Blocked Cats – It’s An Emergency!

Urinary blockage, or urinary obstruction (UO), is a common disease that male cats are prone to. Whilst it may not sound too severe, a urinary blockage is incredibly painful and in some cases can be a life-threatening condition. So what is it, what are the symptoms to look out for, and how can we treat it? This blog explores.



What is Urinary Blockage?


Aforementioned, urinary blockage/obstruction is a painful, potentially life-threatening condition that is common in male cats, however, it may also affect dogs and female cats.


A urinary blockage occurs when a cat’s urethra (the tube that drains urine from the bladder to the penis and out of the body) is blocked by an inflammatory material. When the urethra is blocked and urine can't exit the body, and therefore the bladder can become overfilled. If the blockage goes on too long, the kidneys may start to swell and become damaged, leaving the bladder to potentially rupture or tear.


Male cat urinary blockage is quite common (accounting for up to 10% of feline cases presented to small animal referral and emergency clinics to be exact)! It is especially common among neutered male cats (due to them having narrower urethras — so narrow that involuntary urethral muscle spasms can block the flow of urine). Therefore, it’s important to know the signs of the condition. The sooner a cat receives proper treatment, the more likely they are to have a healthy recovery.


Cats that are blocked often show the following signs:

  • Straining repeatedly in the litter box but not passing anything (often mistaken for constipation)

  • Crying or howling

  • Licking at the genitals/below the base of the tail

  • Hiding


Treating Urinary Blockage


If your cat has a urinary blockage, they will likely have to be hospitalised immediately for emergency treatment. The veterinary staff may then place an intravenous catheter for fluid therapy and provide the necessary medicines to your cat.


Your cat will then be sedated for a urinary catheter to be placed to relieve the obstruction and empty their bladder. The catheter is left in place for numerous days to let the urethra heal and let your cat recover. Most blocked cats are hospitalized for multiple days.


Once your cat is urinating by themselves, normally, you'll be able to take them home. The vet will likely prescribe them antibiotics, pain medicine and/or medicine to relax the urethra, as well as recommend a therapeutic food formulated for urinary health.


Preventing Male Cat Urinary Blockage


  • Water consumption plays a vital role in flushing debris from your cat's system and preventing blockage. If your cat doesn’t drink much, try offering them water from a drinking fountain instead of a bowl.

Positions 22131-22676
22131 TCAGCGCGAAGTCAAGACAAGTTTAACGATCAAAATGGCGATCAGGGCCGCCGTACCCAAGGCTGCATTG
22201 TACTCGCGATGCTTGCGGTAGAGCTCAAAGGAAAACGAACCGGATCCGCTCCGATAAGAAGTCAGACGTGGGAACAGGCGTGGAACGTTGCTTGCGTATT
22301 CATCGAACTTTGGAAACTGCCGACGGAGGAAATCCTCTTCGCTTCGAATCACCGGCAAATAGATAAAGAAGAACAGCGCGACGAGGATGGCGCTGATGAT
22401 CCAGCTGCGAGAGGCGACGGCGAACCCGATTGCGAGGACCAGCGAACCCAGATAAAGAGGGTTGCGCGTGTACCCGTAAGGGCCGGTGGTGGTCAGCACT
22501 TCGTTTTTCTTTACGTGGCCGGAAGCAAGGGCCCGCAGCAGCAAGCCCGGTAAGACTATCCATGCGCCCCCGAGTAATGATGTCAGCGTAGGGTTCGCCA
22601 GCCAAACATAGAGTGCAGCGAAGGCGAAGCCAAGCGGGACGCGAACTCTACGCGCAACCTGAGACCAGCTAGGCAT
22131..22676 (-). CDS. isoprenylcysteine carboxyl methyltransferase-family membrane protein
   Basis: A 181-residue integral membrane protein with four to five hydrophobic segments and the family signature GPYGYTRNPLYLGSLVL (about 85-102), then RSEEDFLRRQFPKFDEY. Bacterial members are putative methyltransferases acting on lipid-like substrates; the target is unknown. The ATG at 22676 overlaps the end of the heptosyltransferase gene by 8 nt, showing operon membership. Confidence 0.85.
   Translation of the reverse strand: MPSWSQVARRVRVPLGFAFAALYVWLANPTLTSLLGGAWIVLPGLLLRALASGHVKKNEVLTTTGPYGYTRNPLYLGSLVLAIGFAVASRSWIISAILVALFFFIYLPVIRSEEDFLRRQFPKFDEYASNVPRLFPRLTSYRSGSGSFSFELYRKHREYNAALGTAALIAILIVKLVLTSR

• Nutrition can also play a part in preventing urinary blockage. If your cat has previously suffered from urinary health issues, then a therapeutic cat food may help dissolve your cat's crystals or make it less likely they form new ones and maintain a healthy urine pH that contributes to overall urinary health. You can contact your vet to find out more about this.

  • Stress is another major factor in feline urinary tract disease-related conditions. So it is important to consider your cat's stress levels when evaluating urinary issues. Cats are susceptible to stress-related lower urinary disorders which includes cystitis and urethral spasms, which can result in blockage. Reducing a cat's stress may lower their chances of urinary tract diseases, including urethral blockage.


Helping with stress:


  • Provide your cat with plenty of toys for stimulation.

  • Make sure to keep at least one more litter box in the home than you have cats and space allowing, make sure to separate these litter boxes throughout the house. Also, ensuring litter trays are cleaned daily.

  • Provide your cat with a cat tree or safe space in the house, they can often enjoy alone time and can get overwhelmed from being handled too much. Cat's also enjoy being high up where they can see things and it gives them the privacy they want.


Unfortunately, once a male cat has a urinary blockage, there's a higher risk of it happening again. If you suspect your cat has a urinary blockage, please contact us as soon as possible on 020 8459 4729.


Order Dr Hannah Parkin's Amazing Guide To Caring For Your New Puppy.
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